Ultimately though, the controls an organization considers effective on a trusted network are no longer applicable once a user moves to an untrusted network. For example, if the corporate firewall is not able to govern the connection, it's likely that the antivirus servers that update definition files are also inaccessible, as is the technology that controls patching. The sphere of control has changed, and once that happens, an organization's controls must follow suit to compensate for controls that are no longer applicable or effective.
Cloud security controls
The development of new cloud security controls requires a systematic approach. A simple method of control design is the near-far principle. Basically, security controls are best placed far from users when they are on trusted networks and near to users when they're on untrusted networks. So, when users are operating in untrusted cloud environments, enterprises should look to have a number of near security controls in place to prevent malicious attacks, including full-disk encryption, the enforcement of strong passwords, local antivirus and local firewall. (As an aside, cloud providers should utilize a hybrid version of this principle in which both near and far controls are considered; the provider does not control how, where and with what its customers may access cloud services.)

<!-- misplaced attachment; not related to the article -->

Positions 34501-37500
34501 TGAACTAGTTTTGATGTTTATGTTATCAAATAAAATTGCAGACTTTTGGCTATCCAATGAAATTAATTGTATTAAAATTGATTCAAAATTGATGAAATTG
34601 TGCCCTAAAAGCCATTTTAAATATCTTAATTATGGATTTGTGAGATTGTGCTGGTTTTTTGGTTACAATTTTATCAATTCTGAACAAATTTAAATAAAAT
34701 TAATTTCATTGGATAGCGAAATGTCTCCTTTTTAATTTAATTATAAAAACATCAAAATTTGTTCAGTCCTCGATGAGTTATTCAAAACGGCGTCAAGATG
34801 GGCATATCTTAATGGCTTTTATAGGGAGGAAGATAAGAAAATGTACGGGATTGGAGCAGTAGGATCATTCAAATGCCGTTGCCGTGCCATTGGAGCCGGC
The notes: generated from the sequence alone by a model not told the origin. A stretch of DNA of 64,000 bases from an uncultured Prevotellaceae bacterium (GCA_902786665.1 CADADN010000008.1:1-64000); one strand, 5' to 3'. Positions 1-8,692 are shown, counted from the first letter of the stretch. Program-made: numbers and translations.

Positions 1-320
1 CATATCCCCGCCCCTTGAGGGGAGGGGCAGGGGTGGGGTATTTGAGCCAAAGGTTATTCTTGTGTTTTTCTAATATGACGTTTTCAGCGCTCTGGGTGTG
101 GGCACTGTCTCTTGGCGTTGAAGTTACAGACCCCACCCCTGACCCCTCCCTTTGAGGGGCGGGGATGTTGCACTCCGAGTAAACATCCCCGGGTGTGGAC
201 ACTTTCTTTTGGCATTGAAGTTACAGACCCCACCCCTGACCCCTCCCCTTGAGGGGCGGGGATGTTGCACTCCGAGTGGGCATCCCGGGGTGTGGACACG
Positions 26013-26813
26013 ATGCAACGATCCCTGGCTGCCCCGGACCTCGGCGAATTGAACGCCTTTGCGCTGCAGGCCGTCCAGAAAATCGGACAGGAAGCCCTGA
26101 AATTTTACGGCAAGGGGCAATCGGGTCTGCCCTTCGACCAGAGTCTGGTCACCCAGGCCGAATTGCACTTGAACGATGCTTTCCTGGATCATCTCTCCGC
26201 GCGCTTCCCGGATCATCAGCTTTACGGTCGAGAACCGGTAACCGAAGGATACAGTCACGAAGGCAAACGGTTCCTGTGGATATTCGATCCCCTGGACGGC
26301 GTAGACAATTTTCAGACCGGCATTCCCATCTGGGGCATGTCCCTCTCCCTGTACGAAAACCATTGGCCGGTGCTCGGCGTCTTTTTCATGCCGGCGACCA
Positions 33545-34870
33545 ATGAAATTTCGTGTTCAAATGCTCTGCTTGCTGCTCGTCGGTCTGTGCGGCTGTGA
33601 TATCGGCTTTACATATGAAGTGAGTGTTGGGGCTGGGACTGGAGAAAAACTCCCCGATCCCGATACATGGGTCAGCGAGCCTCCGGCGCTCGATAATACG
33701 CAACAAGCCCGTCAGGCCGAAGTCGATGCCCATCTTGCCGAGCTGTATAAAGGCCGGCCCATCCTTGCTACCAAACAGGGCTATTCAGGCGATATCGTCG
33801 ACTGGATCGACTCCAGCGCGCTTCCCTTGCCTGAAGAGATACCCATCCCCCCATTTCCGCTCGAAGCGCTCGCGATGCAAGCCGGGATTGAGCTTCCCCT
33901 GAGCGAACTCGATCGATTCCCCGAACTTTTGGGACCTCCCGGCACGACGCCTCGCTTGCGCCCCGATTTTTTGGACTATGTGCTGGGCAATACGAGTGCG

The cloud security controls that enterprises need to put in place aren't always so straightforward, however, because when the sphere of control changes, enterprises must prepare for a similar shift in the threat landscape. A prime example of a control that reduced the threat landscape on corporate clouds is content-filtering technology, which essentially limits the types of sites users may access and thus reduces the number of successful client-side attacks launched from compromised Web servers. However, if users move to an untrusted cloud, such as a hotel or even a home network, they may have a much greater degree of freedom when surfing the Web, bypassing the content-filtering technology in place on the corporate cloud and increasing the possibility of client-side attacks.